The death of Fidel Castro is putting unexpected pressure on President-elect Donald Trump to follow through on earlier promises to reverse the recent openings to Cuba made by President Barack Obama.
While Mr. Trump could undo Mr. Obama’s efforts, which were implemented using executive authority, he could face pushback from U.S. companies now deeply invested in Cuba under the current administration’s policy. Those companies include major airlines, hotel operators and technology providers, while big U.S. phone carriers have signed roaming agreements on the island.
Mr. Trump’s top aides said Sunday that he would demand the release of political prisoners held in Cuba and push the government to allow more religious and economic freedoms. Reince Priebus, Mr. Trump’s incoming White House chief of staff, said the president-elect “absolutely” would reverse Mr. Obama’s policies if he didn’t get what he wanted from Cuba.
“We’re not going to have a unilateral deal coming from Cuba back to the United States without some changes in their government,” Mr. Priebus said Sunday on Fox News. “Repression, open markets, freedom of religion, political prisoners—these things need to change in order to have open and free relationships, and that’s what president-elect Trump believes, and that’s where he’s going to head.”
Sen. Marco Rubio (R., Fla.), a critic of Mr. Obama’s opening, said Sunday on CBS that hehopes Mr. Trump will examine Mr. Obama’s changes to U.S.-Cuba policy and consider whether they foster democracy.
Ana Rosa Quintana, an expert on Latin America at the conservative Heritage Foundation, said she hopes Mr. Trump will roll back regulations that allow U.S. companies to interact with state-run entities in Cuba.
Mr. Obama announced in December 2014 that his administration had reached a deal with Cuba to begin to normalize relations. Since then, embassies have reopened in both countries, and the U.S. has loosened trade and travel restrictions to Cuba.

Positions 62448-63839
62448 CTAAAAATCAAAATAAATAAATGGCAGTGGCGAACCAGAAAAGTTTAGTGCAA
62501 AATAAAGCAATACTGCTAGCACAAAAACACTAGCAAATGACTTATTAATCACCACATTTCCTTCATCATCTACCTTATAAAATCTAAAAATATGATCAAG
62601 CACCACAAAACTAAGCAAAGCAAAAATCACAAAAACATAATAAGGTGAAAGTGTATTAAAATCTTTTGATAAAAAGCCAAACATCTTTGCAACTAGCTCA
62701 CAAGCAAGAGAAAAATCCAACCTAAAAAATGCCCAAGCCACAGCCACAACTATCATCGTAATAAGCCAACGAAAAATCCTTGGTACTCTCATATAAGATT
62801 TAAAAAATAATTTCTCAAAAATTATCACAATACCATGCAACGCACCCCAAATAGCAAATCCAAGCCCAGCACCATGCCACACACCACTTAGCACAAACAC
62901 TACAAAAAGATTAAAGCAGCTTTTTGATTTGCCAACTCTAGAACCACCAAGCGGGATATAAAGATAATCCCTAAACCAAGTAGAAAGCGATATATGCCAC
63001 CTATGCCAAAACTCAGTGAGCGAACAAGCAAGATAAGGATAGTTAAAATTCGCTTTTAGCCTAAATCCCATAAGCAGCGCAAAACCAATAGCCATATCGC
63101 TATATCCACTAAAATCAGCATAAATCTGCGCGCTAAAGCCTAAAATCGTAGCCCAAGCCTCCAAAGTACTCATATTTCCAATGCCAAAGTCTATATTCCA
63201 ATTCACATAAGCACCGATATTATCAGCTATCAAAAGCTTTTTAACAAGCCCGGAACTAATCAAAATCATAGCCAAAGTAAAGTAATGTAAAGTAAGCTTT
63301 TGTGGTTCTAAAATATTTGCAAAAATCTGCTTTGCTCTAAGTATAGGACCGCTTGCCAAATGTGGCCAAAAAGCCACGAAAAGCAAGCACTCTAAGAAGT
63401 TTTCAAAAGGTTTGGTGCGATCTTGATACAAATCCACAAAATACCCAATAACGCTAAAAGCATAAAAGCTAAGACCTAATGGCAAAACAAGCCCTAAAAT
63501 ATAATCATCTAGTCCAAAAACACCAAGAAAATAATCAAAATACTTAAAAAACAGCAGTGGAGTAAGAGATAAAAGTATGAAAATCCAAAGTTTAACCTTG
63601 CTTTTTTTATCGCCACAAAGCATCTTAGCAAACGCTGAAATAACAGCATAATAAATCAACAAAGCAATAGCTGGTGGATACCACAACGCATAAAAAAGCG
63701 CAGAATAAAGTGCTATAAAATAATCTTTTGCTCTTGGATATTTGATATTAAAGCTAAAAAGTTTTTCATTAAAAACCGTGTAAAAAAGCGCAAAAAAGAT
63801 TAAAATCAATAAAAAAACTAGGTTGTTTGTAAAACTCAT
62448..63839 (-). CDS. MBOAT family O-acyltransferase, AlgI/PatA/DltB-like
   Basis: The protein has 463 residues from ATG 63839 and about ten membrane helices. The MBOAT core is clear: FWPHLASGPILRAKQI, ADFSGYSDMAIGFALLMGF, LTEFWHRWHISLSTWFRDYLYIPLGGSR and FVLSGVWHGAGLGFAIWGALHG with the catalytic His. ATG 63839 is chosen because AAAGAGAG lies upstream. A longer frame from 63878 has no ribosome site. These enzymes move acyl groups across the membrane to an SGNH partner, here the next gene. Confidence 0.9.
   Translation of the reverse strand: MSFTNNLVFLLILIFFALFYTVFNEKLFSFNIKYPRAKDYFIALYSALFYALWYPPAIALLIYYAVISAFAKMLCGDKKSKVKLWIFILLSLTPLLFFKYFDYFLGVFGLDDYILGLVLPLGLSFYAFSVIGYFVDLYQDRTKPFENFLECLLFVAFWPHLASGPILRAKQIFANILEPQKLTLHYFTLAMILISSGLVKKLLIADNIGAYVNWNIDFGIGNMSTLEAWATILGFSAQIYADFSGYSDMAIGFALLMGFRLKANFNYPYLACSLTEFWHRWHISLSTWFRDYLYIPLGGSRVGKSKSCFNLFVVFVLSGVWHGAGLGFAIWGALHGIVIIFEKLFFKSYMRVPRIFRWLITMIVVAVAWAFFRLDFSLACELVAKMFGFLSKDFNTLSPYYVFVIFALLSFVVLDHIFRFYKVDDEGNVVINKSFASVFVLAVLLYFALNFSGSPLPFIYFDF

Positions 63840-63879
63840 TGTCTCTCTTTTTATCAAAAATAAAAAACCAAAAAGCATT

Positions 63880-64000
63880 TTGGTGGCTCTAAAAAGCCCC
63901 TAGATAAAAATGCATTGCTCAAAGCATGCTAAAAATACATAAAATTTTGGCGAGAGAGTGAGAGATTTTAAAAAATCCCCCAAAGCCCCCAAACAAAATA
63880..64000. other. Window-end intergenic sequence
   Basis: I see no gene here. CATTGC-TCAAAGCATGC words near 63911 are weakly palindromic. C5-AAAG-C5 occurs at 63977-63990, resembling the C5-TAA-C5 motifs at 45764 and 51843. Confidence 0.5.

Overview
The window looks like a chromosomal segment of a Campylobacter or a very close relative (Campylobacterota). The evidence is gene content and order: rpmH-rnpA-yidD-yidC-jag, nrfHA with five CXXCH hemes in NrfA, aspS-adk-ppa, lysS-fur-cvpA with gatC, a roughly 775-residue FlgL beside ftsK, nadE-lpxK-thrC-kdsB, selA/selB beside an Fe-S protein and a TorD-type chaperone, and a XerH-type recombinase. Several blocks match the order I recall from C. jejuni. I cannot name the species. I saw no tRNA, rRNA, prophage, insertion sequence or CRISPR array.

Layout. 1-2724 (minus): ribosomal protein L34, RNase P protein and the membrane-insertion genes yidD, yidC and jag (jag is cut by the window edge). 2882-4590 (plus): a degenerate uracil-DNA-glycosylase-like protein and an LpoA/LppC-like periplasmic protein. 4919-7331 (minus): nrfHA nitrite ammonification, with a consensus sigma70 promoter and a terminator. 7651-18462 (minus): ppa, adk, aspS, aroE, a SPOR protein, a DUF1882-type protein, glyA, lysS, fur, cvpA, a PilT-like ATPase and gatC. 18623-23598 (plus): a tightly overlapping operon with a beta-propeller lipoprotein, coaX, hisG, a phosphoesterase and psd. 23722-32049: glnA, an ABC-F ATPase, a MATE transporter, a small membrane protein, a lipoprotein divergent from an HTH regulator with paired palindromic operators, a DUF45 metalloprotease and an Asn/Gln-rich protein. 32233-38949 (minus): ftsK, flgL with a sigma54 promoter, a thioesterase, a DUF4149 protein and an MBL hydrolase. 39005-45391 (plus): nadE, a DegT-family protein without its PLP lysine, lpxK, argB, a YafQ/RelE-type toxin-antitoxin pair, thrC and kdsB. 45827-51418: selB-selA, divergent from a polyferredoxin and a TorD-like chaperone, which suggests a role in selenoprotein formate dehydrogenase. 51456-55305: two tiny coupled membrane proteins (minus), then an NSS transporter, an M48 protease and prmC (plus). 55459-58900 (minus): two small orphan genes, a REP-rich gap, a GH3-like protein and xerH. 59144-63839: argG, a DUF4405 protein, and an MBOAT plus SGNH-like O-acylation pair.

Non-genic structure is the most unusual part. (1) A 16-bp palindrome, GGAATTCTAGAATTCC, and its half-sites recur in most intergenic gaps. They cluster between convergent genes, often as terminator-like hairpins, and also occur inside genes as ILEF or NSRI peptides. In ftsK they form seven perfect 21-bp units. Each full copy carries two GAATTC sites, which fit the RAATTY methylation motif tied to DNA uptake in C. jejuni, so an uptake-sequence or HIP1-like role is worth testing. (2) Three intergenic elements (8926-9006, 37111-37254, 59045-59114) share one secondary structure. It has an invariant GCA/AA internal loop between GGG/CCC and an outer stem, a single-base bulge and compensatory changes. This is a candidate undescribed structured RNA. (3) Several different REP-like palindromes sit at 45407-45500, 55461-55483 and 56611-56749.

Despite bipartisan support, Congress has refused to lift the economic embargo on Cuba, which administration officials have said is necessary to fully normalize relations.
Sen. Amy Klobuchar (D., Minn.), a co-sponsor of a bipartisan bill to lift the embargo, said until Republican leaders allow a vote on the legislation its supporters are “stymied.”
That gives Mr. Trump broad authority to scale back U.S. relations with Cuba, said lawyers and former officials who specialize in sanctions policy.
Regulations that allow U.S. companies to deal with Cuban state-owned entities seem the most vulnerable, such as one that allows U.S. businesses to use state-owned distributors as middlemen for deliveries to the private sector, the former officials and lawyers said.
Peter Harrell, a former senior official at the State Department who worked on sanctions in the Obama administration, said he expected Mr. Trump would “pull back some of that dealing with the Cuban state while allowing travel and private enterprise to go forward.”
Another measure Mr. Trump could reverse is Mr. Obama’s decision earlier this year to allow so-called people-to-people travel to Cuba without a tour group, a move that essentially lifted the travel ban and that critics believe went too far. According to the State Department, 700,000 Americans visited Cuba in 2015, which officials said was an increase from previous years.
“I wouldn’t be surprised to see that rescinded,” said Robert Muse, a Washington-based lawyer who advises companies on doing business in Cuba.
Republican opponents of Mr. Obama’s Cuba policy—including Mauricio Claver-Carone, who is on Mr. Trump’s transition team at the Treasury Department—have been critical of a deal Starwood Hotels signed with the Cuban government earlier this year, under which the company is running a hotel once owned by the tourism arm of the Cuban military. Mr. Harrell said Mr. Trump might rethink that authorization or allowing similar licenses in the future.
Jeff Flaherty, a spokesman for Marriott International Inc., which now owns Starwood, said it was premature to assess what effect a Trump administration would have on its business in Cuba.
“It is too early to know precisely what it could mean for businesses that have invested in Cuba and are providing opportunities for the Cuban people, but we remain interested in being part of those conversations,” he said.
Mr. Claver-Carone didn’t respond to requests for comment.